This brings me to a very important point in regards to Fraser's and Ross' work which Kenton touches on in his foreword. Kenton states that in modern times, performers have begun to take less chances and what would have been considered normal and obvious/logical approaches to achieving an effect are now considered to be "bold" or "daring." Personally I view it as the curse of aging and maturity in a very general sense. When one gets older they lose perspective because they have accumulated more commonly understood and learned knowledge. Due to this, there's a built in self-limiting mindset which grows more and more as time goes by. This limits our perception of what can and can not be achieved in our performances with XYZ method. This is what makes Second Coming and to be perfectly honest, each release from Fraser and Ross (dare I start calling the duo Frosser from now on? They are essentially joined at the hips when it comes to the work they put out after all) amazing to both learn as well as witness the progression of ideas and methods. The furious pace they put out new work on the surface may look like a money grab but when you actually read the material you fully understand why it had to be released and why certain releases are priced so high.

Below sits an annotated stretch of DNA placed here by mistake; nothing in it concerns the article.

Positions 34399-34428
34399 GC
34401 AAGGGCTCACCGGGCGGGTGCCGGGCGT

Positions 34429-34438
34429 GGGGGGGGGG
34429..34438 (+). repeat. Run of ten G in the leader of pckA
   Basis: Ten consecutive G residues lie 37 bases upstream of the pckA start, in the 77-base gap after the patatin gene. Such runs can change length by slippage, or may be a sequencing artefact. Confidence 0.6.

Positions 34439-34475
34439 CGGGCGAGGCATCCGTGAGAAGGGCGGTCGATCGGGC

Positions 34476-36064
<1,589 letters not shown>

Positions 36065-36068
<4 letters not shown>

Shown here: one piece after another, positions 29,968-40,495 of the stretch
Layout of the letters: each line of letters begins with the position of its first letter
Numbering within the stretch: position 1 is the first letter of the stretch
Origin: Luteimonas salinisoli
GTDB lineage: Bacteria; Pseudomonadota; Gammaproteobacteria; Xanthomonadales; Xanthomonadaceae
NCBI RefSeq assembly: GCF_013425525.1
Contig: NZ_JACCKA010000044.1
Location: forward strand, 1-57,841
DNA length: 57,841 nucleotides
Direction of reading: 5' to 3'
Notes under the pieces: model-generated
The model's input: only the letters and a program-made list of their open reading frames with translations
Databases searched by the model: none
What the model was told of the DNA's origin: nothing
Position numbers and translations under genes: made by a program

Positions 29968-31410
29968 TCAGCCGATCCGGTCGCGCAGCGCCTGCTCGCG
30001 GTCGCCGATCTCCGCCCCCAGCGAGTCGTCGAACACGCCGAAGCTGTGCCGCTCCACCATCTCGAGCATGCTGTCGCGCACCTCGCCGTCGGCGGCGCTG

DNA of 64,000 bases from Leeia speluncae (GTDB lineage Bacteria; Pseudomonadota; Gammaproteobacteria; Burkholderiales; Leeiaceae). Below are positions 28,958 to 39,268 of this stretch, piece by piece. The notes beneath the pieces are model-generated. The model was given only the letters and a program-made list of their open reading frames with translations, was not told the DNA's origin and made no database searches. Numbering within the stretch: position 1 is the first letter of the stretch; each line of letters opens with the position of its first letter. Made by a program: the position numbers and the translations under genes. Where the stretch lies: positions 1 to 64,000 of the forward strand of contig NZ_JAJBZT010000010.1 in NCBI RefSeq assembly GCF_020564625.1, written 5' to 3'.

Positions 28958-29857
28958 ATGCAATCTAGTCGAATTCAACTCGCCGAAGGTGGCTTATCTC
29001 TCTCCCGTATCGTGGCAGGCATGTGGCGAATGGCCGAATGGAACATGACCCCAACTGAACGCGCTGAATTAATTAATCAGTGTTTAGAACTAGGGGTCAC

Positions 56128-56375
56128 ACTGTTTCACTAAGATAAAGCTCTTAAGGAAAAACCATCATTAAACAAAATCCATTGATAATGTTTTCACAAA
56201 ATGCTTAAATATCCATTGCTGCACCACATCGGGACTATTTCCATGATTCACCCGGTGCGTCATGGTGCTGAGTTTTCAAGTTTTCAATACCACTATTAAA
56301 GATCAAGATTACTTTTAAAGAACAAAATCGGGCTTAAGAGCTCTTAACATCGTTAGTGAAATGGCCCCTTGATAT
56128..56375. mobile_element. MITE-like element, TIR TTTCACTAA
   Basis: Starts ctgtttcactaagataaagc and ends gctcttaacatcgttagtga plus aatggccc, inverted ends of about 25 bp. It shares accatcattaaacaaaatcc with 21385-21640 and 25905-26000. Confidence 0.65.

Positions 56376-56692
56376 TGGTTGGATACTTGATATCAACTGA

For example, some of the ideas which started in Ouija were later refined to incredibly lengths in False Messiah. A certain idea used in My Pin in False Messiah has been repurposed here in Second Coming to genius effect (and it's only incorporated into the effect I'm think about in a relatively seemingly small way but makes a huge impact on the effect). One of the main methods used in False Messiah is now used here for cards to great effect. I literally have all of the published works from Fraser and it's a joy to see how much further he has pushed ideas he introduced in older works. Each iteration stripping away more and more of the overt process which were already quite streamlined and infinitely workable (kind of cool how one can go further than infinitely eh?).